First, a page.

How to Use Carbon Filter for Autoflower Cannabis Strain Closet Grow

November 17, 2017

Growing cannabis indoors is one of the best ways to ensure that you get the best yield and the top quality cannabis for you and your business however there are some unspoken disadvantages of growing weed indoors. As cannabis grow and bloom, these release chemicals that can be quite unbearable and too strong inside a closed space. Cannabis has that distinct pungent odor that can easily distinguish it from other odor –releasing plants and being this strong, you need to contain this odor not just because it’s too strong but because it can compromise your entire operation.

Cannabis odor and health risks

There are no known health risks from inhaling cannabis odor however there are some growers who report headaches after being exposed to this pungent odor. There are growers who don’t mind the smell but some large grow rooms could become too smelly as soon as the buds open. Therefore planning and installation of carbon filters should be done alongside your light and heat ventilation systems are installed as well to prevent any side effects of odor accumulation.

How carbon filters work

And possibly the champion of all methods of removing the distinct pungent aroma of blooming cannabis is a carbon filter. A carbon filter is simply a device that filters air. Air passes through the filter medium, moves through an activated carbon layer and then is released to the environment. Activated carbon granules have very large surface areas that traps various chemical molecules. It can filter chemicals from your grow room and stop horrible odors. Carbon filters are available in premade sizes and structures with one end fitted with activated carbon and the other end to be attached to a fan that will push air into the filter.

Premade carbon filters and fans

The most common type of carbon filter system has an inline fan attached inside the duct itself. These inline fans are sealed and will not leak air which will prevent any leakage. Growers DIY carbon filter and fan attachments for their grow rooms. It’s not so hard to attach premade carbon filters and fans; after attaching the end of the filter to the fan, duct tape is used to seal both ends to prevent any leakage. When you shop for fans for carbon filters, check for air movement reading in CFM or cubic feet per minute then compare this with the air movement reading of the carbon filter. When shopping for fans and carbon filters for your indoor grow, select a fan that has a smaller air displacement rate than the one on the filter to ensure that air that is sucked in will be cleaned more efficiently. Using a filter on your fan can reduce air displacement by 10% to 20% depending on the size and efficiency of the filter.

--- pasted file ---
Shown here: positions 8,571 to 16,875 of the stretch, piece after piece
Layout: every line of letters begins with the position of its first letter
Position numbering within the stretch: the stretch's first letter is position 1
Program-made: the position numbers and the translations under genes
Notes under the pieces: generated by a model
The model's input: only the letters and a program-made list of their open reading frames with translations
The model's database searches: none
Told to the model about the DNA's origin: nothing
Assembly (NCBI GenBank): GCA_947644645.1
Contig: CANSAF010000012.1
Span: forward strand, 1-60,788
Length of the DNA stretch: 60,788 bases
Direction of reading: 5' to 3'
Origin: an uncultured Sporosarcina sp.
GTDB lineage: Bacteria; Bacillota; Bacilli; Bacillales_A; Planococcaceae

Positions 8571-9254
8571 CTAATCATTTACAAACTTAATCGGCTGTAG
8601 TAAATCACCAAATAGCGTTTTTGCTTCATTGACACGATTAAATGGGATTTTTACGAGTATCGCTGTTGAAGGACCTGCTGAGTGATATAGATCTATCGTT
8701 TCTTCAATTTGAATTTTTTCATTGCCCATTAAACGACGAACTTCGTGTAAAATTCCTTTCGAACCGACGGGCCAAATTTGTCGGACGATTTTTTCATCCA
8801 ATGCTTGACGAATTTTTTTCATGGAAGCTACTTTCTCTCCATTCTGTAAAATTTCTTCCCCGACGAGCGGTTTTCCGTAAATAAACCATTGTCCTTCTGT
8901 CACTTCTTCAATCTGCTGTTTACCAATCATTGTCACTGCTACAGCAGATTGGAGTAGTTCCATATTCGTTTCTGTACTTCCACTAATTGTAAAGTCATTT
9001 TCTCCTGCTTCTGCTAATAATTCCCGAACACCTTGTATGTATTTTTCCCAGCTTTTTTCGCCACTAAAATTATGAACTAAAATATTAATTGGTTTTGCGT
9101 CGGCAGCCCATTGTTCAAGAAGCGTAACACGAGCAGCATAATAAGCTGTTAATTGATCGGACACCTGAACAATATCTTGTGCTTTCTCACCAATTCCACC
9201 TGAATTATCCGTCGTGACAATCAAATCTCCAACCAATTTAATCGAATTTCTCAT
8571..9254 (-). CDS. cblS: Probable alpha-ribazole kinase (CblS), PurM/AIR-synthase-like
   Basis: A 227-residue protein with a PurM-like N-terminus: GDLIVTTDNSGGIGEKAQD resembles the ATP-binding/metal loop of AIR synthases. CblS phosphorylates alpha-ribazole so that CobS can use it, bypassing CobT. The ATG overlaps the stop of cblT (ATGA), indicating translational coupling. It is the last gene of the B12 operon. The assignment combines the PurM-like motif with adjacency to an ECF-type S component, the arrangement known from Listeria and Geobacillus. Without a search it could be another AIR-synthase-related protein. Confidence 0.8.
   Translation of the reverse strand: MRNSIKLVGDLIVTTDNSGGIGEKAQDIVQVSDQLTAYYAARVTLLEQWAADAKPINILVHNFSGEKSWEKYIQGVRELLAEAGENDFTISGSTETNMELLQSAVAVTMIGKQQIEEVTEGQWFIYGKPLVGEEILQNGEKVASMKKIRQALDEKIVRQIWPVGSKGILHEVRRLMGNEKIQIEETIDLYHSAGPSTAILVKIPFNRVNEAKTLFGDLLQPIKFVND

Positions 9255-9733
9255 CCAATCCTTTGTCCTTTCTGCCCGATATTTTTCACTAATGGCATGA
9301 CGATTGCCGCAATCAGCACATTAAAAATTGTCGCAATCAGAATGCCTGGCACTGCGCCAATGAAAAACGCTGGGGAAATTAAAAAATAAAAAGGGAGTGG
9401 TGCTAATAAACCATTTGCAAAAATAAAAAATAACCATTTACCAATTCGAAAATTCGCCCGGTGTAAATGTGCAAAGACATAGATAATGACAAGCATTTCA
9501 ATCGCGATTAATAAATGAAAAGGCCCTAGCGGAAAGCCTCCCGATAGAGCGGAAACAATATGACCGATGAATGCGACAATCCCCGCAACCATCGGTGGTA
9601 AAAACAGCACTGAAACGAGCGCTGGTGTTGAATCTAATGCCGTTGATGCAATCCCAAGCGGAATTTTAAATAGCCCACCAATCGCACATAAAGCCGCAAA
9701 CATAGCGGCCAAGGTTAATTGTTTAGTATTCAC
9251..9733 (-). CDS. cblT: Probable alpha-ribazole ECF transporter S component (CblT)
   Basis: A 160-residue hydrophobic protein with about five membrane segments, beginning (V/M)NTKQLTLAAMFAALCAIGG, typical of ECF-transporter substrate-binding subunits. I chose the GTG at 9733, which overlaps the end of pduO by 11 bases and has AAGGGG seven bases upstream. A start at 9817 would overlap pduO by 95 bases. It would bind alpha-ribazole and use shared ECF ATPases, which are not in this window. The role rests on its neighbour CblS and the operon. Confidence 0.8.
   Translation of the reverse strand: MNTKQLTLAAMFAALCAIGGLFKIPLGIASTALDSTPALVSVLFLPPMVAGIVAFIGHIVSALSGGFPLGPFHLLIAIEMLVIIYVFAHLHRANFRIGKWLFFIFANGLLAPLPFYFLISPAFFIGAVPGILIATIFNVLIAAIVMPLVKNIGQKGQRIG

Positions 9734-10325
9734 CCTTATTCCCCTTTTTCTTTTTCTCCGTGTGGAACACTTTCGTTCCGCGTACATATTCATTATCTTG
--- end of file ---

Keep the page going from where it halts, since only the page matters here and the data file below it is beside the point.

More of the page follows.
You must also use an extraction fan to create negative pressure to pull out air from the grow room into the filter in a more efficient manner. This will make sure that no odors can pass out of the room and other areas near the grow room will be odor-free.

Using carbon filters with your HID grow light

One of the major problems of using high intensity grow lights is heat accumulation inside the grow area and because of this you need to add additional ventilation systems to get rid of this heat. You can combine your grow light ventilation system with your carbon filter and a fan to push clean air through the HID protection ducts outside the grow room. This is an efficient way to remove heat which could be detrimental to your plants and to remove terrible odors.

Finding and installation of the ideal carbon filter for your grow room

  1. Find the diameter of your exhaust

Standard grow lights usually have a 6” exhaust duct or 6” air-cooled hoods. If you have a small-scale growing operation, you can use a tent and match it with 6” exhaust holes including your fan, carbon filter and ducts. 6” fans are ideally the most efficient way to exhaust air from your small grow room. Steer clear from small 4” fans because these are too weak. Don’t count on 8” fans because these are for large-scale or commercial applications only because these are extremely strong. 6” fans are ideally the best size and will fit standard grow lights ducts.

  1. Match CFM rating between fan and carbon filter

The CFM rating on your carbon filter should match or be slightly higher than your fan. This means that the carbon filter will be operating in its maximum efficiency and it also makes sure that the carbon filter is taking in as much air as it can clean or scrub for odors.  For instance, if your carbon filter has a CFM of 300 then the fan should be 300 CFM or slightly lower.

  1. Install your fan and filter to the exhaust system

When everything is set, you can now install your fan into your exhaust system. Ideally the carbon filter is attached to a hole from the lighting hold via ducting. On the other side of the hood is where the exhaust fan is attached to pull hot air as well as odors towards a hole that leads outside the grow area. Ducting is used to connect the exhaust side of the fan to a hole that leads outdoors.

Using odor neutralizers

Sometimes odors can be too strong to manage with an air filter that you need an odor neutralizer to remove very strong odors from the air. An odor neutralizer should not be used in a room with flowering cannabis because these are so effective in reducing or altering the flavor of buds. Other alternative ways to control smell are sprays, air fresheners and colognes but these should be used only when necessary. These may work however may only do for a few hours. Cannabis plants will simply create strong odors and become stronger as days go by until harvest time. Therefore the ideal odor control should work continuously day in and day out.

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